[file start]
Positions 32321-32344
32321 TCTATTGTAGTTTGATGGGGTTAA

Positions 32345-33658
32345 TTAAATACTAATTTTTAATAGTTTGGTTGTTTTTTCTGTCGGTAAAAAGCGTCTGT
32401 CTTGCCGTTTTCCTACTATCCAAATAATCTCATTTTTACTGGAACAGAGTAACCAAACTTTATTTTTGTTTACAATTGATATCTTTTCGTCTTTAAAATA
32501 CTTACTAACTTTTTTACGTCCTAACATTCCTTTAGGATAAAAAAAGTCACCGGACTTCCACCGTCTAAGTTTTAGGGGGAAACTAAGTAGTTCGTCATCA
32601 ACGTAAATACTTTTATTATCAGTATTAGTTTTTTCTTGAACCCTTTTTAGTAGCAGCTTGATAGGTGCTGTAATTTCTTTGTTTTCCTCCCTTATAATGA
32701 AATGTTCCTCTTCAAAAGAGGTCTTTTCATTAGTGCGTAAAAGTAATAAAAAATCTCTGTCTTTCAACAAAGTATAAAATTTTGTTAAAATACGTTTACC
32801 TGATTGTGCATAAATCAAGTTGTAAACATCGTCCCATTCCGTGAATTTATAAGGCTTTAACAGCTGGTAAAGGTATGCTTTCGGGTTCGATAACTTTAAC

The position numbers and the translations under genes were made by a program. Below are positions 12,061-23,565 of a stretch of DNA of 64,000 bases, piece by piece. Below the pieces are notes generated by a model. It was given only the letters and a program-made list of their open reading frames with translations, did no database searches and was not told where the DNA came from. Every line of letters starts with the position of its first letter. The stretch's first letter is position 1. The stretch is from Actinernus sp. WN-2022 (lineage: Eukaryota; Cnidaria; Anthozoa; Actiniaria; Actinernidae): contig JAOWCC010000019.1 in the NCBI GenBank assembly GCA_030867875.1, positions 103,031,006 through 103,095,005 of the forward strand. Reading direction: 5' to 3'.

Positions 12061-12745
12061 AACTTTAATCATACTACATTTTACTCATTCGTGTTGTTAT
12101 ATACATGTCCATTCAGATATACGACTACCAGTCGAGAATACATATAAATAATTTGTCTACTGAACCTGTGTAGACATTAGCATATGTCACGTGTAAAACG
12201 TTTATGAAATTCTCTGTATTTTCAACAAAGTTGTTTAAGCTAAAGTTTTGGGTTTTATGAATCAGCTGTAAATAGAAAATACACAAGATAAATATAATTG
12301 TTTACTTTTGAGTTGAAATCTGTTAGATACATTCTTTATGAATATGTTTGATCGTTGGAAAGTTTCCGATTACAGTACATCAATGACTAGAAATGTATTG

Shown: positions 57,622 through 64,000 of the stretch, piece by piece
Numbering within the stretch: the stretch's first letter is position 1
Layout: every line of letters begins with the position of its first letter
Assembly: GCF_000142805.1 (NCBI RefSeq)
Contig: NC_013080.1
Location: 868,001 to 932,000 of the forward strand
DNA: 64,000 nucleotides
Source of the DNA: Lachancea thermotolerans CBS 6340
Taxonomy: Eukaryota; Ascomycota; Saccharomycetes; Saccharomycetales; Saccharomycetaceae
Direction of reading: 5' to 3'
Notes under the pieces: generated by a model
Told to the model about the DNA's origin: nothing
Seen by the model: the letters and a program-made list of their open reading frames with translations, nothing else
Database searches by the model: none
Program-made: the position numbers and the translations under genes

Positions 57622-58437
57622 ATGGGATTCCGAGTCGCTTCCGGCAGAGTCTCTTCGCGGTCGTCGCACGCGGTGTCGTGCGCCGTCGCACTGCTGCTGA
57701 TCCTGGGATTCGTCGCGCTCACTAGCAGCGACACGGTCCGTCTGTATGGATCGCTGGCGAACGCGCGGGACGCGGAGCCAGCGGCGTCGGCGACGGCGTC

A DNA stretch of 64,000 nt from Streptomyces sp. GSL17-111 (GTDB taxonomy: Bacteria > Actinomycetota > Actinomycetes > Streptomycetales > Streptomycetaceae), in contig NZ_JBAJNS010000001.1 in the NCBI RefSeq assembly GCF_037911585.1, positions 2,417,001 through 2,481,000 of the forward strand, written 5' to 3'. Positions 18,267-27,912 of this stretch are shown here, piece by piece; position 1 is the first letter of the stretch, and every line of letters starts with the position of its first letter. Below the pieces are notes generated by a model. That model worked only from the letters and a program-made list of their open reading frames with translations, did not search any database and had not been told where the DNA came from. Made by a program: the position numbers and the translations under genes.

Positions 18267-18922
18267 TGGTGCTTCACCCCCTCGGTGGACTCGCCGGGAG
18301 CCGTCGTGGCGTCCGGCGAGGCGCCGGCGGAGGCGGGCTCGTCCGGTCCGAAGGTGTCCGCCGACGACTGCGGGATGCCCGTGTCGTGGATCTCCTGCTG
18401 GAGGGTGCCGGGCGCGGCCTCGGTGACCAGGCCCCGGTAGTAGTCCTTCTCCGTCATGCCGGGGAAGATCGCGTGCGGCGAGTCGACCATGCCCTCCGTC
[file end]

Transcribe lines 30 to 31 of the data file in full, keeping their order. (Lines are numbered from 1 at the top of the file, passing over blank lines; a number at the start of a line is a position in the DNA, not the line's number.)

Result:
Program-made: the position numbers and the translations under genes

Positions 57622-58437